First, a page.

[2012-Oct-25] The Detroit rule

Blame Quintushalls for this.

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Sardanapale
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[2012-Oct-25] The Detroit rule

Post by Sardanapale »

The "Detroit astranged crackhead" definitely sounds more believable/tasty ...

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Lethal Interjection
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Re: [2012-October-25] The Detroit rule

Post by Lethal Interjection »

This isn't true, though.

First of all, the more local you get, the more exceptions there are. Which is probably why they just start saying 'local' (or sometimes the name of your province/state, i.e, Ontario peaches) when produce/meat comes from quite near.

Secondly, if it's grown/raised/butchered/caught/whatever here, people don't want it from there. There are plenty of people that distrust anything that isn't reasonably local. I've met plenty of people who don't want American beef (and lately Albertan beef, even) or who want to know countries of origin on various different items. I've met people for whom 'California strawberries' is nearly a curse word.

Zach only used raw foods as examples but it is different with prepared foods. They have little to do with the local ingredients and more to do with the preparation, so the name in front does make it sound tastier without the negative connotations the area might have.

orangeg8

Re: [2012-October-25] The Detroit rule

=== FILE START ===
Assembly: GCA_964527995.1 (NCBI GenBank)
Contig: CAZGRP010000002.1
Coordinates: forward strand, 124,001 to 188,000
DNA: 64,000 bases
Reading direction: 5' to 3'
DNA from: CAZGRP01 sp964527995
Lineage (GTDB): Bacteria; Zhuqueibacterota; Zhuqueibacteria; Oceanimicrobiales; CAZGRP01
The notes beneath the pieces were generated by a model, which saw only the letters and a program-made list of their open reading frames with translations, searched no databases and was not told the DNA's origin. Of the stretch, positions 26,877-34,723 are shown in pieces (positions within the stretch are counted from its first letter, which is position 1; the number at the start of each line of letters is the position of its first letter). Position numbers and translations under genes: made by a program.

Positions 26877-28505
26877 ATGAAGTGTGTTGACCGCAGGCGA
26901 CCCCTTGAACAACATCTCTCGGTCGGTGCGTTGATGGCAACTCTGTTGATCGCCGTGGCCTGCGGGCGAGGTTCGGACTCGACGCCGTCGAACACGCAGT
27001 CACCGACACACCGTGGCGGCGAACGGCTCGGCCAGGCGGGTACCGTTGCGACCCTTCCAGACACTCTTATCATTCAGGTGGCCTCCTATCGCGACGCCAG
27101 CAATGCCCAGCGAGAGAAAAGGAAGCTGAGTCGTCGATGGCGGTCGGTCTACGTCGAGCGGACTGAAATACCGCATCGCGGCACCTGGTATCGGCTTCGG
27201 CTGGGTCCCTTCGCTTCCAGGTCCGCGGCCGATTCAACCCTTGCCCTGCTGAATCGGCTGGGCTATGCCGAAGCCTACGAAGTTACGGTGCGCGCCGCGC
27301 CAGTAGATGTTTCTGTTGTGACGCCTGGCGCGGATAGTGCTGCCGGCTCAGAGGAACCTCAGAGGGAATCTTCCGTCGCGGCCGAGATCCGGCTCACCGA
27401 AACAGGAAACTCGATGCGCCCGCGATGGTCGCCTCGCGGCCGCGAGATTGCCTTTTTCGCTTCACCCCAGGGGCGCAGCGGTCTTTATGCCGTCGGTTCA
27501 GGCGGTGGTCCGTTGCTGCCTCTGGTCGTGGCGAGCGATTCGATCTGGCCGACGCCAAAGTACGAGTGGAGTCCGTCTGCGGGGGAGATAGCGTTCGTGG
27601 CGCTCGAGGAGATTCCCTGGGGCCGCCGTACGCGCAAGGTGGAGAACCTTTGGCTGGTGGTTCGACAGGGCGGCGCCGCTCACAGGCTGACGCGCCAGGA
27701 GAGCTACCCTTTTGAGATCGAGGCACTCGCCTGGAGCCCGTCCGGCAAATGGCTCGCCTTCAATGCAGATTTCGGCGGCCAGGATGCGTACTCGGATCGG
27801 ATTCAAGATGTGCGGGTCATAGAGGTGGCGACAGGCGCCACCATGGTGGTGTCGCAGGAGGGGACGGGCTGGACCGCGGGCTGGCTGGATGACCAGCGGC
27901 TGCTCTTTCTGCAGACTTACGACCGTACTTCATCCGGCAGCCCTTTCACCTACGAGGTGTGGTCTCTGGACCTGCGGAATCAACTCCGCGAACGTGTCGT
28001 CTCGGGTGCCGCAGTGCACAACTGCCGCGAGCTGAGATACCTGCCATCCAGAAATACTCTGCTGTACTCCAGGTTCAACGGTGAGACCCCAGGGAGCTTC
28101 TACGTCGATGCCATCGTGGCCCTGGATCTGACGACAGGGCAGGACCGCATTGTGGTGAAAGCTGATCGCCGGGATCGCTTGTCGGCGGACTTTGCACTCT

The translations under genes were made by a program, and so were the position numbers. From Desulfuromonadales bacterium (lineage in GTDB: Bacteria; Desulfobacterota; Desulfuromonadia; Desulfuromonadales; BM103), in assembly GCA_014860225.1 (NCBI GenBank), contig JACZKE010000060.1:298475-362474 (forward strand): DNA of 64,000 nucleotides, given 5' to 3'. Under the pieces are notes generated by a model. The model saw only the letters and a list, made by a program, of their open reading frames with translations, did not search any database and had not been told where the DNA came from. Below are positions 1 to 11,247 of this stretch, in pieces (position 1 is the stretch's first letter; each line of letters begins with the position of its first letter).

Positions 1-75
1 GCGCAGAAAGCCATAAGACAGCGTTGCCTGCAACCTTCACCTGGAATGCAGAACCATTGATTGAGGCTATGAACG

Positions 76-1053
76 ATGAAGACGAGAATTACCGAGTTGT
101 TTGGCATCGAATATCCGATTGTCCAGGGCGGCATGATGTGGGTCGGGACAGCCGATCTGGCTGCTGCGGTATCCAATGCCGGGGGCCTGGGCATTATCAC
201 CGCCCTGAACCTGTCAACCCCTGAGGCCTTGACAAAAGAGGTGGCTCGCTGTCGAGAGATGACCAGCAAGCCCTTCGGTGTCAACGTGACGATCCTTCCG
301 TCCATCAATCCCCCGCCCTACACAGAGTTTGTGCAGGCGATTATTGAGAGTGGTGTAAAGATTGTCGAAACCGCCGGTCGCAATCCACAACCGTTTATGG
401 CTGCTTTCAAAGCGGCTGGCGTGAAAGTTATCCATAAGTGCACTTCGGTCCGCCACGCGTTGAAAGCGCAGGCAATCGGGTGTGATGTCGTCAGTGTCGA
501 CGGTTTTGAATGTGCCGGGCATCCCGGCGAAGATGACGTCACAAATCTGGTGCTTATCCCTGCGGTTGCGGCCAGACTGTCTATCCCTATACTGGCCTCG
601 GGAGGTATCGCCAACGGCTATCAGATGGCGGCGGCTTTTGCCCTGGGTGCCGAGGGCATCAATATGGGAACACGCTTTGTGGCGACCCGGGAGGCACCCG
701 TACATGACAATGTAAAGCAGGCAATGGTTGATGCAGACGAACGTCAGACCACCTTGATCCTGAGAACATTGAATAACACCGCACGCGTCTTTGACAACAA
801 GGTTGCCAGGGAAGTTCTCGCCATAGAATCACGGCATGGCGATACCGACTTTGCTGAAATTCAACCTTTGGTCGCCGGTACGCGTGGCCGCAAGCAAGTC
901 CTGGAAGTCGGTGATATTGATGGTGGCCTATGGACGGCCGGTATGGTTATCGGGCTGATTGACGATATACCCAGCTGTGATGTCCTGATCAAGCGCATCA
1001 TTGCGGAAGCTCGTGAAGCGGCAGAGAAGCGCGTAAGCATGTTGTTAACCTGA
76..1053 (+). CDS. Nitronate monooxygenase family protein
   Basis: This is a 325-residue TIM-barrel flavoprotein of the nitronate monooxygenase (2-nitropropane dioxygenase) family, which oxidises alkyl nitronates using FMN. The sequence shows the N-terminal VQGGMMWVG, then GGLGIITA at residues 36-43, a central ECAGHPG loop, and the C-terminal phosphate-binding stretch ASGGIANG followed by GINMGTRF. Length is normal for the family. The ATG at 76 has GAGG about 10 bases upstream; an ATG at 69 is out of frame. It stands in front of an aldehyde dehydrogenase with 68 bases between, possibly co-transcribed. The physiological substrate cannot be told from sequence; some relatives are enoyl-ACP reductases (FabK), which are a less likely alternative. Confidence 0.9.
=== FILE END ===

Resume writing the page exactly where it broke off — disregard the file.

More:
Post by orangeg8 »

what is the detroit food then? google didn't show up anything

PhyterJet

Re: [2012-October-25] The Detroit rule

Post by PhyterJet »

I'm nor american either and i have no idea what the Detroit *food name* is...
after some googling I assume its the corn-dog, which we don't have in NZ, but they don't look that appetizing on google images

Steven

Re: [2012-October-25] The Detroit rule

Post by Steven »

I'm from the US (but not from Michigan), and I have no idea... I would imagine that any food, in general would not have positive connotations if named after Detroit (which is not a pleasant city). Maybe there was something in mind when he wrote the comic.

Detroit trout - from the lake; toxic
Detroit Beef - not actually food - that's the guy mugging you
Detroit Beets - that's how Beef's doing it...

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Kaharz
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Re: [2012-October-25] The Detroit rule

Post by Kaharz »

Lethal Interjection wrote:Secondly, if it's grown/raised/butchered/caught/whatever here, people don't want it from there. There are plenty of people that distrust anything that isn't reasonably local. I've met plenty of people who don't want American beef (and lately Albertan beef, even) or who want to know countries of origin on various different items. I've met people for whom 'California strawberries' is nearly a curse word.
I've never really cared where my food ingredients originated from. Actual complete dishes are another story. I normally won't get a "Maryland Crab Cake" or whole crabs outside of Maryland because they are usually not made the way they typically are in Maryland and I don't want some terrible fried crab cake or boiled crabs. However, I don't really care if the crabs come from the Chesapeake Bay in Maryland or the Gulf of Mexico.
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Guest

Re: [2012-October-25] The Detroit rule

Post by Guest »

I can't seem to find any actual references to this "Detroit rule" anywhere.

laphoque

Re: [2012-October-25] The Detroit rule

Post by laphoque »

Well, as a longtime Michigander & longtime Detroiter: let me assure you that Detroit can be unpleasant, however it can also be quite pleasant. It's like it's a real place and not just the rhetorical black sheep of America's failed urban policies and drug war.

On the other hand, when it comes to food: I would argue that Detroit's food is probably better than yours.